Players hear 'a lot of talk' from Emmert about Title IX, NIL

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FILE - In this Feb. 11, 2020, file photo, NCAA President Mark Emmert testifies during a Senate Commerce subcommittee hearing on intercollegiate athlete compensation on Capitol Hill in Washington. Emmert says the inequity issues between the mens and womens tournaments are the result of a lack of communication between the tourneys basketball committees and their focus on trying to get both events off to safe starts. (AP Photo/Susan Walsh, File)

A trio of men's basketball players asked NCAA President Mark Emmert during a video call Thursday to abide by, and enforce, Title IX gender equity rules and to create a waiver that would let college athletes start earning money from use of their names, images and likenesses this year.

What did the three students say they heard in return?

“A lot of talk,” according to Iowa’s Jordan Bohannon.

Another player involved, Rutgers’ Geo Baker, said Emmert repeatedly referred to waiting for Congress to intervene and summed up the session this way: “What it really sounded like was that the NCAA doesn’t really want to be the first to make action.”

“We brought up a lot of our points, and it’s kind of like he would say the same thing and kind of agree with us. But that really wasn’t going anywhere,” Michigan’s Isaiah Livers said. “And obviously, from what I hear, he likes to kind of talk about points instead of make action.”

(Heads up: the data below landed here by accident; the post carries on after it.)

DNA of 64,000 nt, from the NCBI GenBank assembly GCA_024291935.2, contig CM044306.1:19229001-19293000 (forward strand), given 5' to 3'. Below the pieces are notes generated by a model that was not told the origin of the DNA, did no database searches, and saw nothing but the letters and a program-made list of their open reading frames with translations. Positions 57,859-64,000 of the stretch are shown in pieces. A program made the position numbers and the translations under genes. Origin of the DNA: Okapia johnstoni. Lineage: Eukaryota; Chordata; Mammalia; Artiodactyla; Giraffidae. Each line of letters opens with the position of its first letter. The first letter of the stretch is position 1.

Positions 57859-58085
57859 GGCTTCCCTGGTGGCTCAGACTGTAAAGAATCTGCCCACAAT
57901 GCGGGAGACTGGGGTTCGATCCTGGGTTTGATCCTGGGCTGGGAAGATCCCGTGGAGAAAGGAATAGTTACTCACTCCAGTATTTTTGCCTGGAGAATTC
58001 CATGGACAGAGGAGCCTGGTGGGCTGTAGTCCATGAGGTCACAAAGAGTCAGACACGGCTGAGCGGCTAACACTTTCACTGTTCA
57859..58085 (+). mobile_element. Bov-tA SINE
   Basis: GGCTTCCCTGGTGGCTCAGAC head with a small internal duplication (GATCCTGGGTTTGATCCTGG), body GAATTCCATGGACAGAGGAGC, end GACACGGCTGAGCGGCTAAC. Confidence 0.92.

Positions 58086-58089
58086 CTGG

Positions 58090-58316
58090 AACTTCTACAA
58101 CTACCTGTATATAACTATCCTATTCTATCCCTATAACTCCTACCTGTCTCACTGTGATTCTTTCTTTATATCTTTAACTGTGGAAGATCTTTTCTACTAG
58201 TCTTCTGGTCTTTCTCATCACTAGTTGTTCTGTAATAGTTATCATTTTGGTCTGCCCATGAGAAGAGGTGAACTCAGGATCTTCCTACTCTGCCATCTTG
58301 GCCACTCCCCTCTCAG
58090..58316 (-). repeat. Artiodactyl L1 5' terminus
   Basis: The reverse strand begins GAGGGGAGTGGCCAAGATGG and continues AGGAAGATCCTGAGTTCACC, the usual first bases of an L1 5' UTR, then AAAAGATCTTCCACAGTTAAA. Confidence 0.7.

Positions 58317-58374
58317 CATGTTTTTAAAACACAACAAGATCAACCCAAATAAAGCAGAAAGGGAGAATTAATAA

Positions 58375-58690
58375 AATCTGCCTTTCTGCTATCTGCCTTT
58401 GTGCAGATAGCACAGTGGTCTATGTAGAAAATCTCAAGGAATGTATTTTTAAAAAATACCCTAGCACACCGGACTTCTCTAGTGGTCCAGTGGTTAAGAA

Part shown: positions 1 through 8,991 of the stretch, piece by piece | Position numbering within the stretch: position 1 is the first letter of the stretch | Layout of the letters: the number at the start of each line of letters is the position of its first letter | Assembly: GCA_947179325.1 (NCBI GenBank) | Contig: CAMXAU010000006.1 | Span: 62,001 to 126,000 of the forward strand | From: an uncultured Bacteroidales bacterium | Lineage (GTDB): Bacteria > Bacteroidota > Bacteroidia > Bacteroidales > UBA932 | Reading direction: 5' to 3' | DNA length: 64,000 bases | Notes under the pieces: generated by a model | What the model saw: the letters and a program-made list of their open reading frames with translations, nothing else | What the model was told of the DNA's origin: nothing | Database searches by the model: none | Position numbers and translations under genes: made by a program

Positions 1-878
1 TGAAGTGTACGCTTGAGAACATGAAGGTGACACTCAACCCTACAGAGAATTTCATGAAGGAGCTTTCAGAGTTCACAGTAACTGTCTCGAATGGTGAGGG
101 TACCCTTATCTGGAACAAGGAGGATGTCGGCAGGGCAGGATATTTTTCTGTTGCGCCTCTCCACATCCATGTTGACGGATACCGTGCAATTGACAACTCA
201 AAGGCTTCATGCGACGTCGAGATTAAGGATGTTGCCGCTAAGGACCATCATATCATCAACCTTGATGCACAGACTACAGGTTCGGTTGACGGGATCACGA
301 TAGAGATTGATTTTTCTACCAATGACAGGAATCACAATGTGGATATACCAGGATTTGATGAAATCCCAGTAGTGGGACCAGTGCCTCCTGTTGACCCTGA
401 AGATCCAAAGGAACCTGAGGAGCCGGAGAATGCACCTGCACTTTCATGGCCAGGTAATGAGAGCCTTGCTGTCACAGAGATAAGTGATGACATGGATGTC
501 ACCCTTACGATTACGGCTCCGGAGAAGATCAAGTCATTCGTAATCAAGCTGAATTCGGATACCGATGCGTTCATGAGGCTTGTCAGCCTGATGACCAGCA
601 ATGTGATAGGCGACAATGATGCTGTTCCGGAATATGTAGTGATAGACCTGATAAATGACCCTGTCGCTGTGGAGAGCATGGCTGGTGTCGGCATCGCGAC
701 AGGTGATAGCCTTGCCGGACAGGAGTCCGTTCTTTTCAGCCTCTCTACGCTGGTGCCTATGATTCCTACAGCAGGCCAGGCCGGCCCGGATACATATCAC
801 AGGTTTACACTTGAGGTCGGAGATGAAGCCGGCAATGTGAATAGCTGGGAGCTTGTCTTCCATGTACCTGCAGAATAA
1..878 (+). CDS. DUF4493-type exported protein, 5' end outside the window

Emmert's take: “We had a really good, really constructive conversation,” he said during an availability later Thursday, “and I look forward to continuing to work with them and others.”

In coordination with the National College Players Association, the athletes used a social media campaign — with the Twitter hashtag #NotNCAAProperty — during March Madness to protest rules that deny NIL rights and to put a spotlight on differences between the men's and women's basketball tournaments wrapping up this weekend in Indiana and Texas.

“Let this be the last NCAA tournament designed to treat women’s basketball players as inferior to men’s basketball players. Let this be the last NCAA tournament that generates a billion dollars from the talents of predominately black basketball players who aren’t allowed to make one dime off their own name," Ramogi Huma, executive director of the National College Players Association, said on a call with reporters after the three players spoke with Emmert and, in a separate video meeting, Sens. Cory Booker and Richard Blumenthal.